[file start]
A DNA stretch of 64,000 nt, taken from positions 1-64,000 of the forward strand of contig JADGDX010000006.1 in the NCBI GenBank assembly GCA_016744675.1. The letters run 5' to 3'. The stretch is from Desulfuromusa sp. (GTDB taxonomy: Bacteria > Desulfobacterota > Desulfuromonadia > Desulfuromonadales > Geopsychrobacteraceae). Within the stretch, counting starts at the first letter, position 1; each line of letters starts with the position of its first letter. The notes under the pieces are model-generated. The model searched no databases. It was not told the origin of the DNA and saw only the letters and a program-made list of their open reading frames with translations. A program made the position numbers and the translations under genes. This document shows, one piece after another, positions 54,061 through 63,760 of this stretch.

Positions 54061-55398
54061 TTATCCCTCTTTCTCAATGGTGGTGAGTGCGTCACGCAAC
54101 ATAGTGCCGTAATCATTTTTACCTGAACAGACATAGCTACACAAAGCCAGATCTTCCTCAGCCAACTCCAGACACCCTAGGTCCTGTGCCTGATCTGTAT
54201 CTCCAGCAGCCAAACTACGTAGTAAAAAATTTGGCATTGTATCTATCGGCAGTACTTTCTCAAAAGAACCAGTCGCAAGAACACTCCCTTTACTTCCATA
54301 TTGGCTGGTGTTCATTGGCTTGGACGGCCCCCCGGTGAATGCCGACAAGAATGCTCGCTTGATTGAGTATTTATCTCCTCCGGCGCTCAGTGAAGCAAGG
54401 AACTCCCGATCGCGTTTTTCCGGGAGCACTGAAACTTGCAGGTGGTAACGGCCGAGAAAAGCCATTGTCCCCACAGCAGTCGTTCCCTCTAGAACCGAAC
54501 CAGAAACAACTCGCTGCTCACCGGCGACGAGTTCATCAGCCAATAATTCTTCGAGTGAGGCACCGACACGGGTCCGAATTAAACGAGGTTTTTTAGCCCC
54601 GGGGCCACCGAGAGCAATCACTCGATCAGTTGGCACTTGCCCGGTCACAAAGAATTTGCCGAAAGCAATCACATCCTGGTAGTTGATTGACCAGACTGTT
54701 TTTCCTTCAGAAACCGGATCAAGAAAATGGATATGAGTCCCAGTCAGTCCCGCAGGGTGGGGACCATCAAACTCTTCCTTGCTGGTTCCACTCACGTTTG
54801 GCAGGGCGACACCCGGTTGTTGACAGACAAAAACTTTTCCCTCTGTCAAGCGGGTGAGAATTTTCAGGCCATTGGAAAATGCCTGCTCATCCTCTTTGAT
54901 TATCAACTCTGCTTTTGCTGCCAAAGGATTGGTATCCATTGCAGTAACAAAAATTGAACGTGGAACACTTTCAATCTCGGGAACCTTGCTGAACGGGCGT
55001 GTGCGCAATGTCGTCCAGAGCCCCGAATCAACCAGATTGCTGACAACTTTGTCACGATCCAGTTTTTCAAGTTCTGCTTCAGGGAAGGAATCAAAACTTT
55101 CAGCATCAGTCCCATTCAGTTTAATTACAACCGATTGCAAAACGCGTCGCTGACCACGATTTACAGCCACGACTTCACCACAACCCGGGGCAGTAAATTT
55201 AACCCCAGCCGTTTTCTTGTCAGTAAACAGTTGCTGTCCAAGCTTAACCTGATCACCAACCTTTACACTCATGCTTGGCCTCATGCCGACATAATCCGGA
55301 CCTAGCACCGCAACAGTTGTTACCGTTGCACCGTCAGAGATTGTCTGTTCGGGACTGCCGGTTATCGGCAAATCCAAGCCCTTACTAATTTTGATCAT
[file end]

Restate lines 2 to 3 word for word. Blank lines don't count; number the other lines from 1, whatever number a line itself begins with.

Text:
Positions 54061-55398
54061 TTATCCCTCTTTCTCAATGGTGGTGAGTGCGTCACGCAAC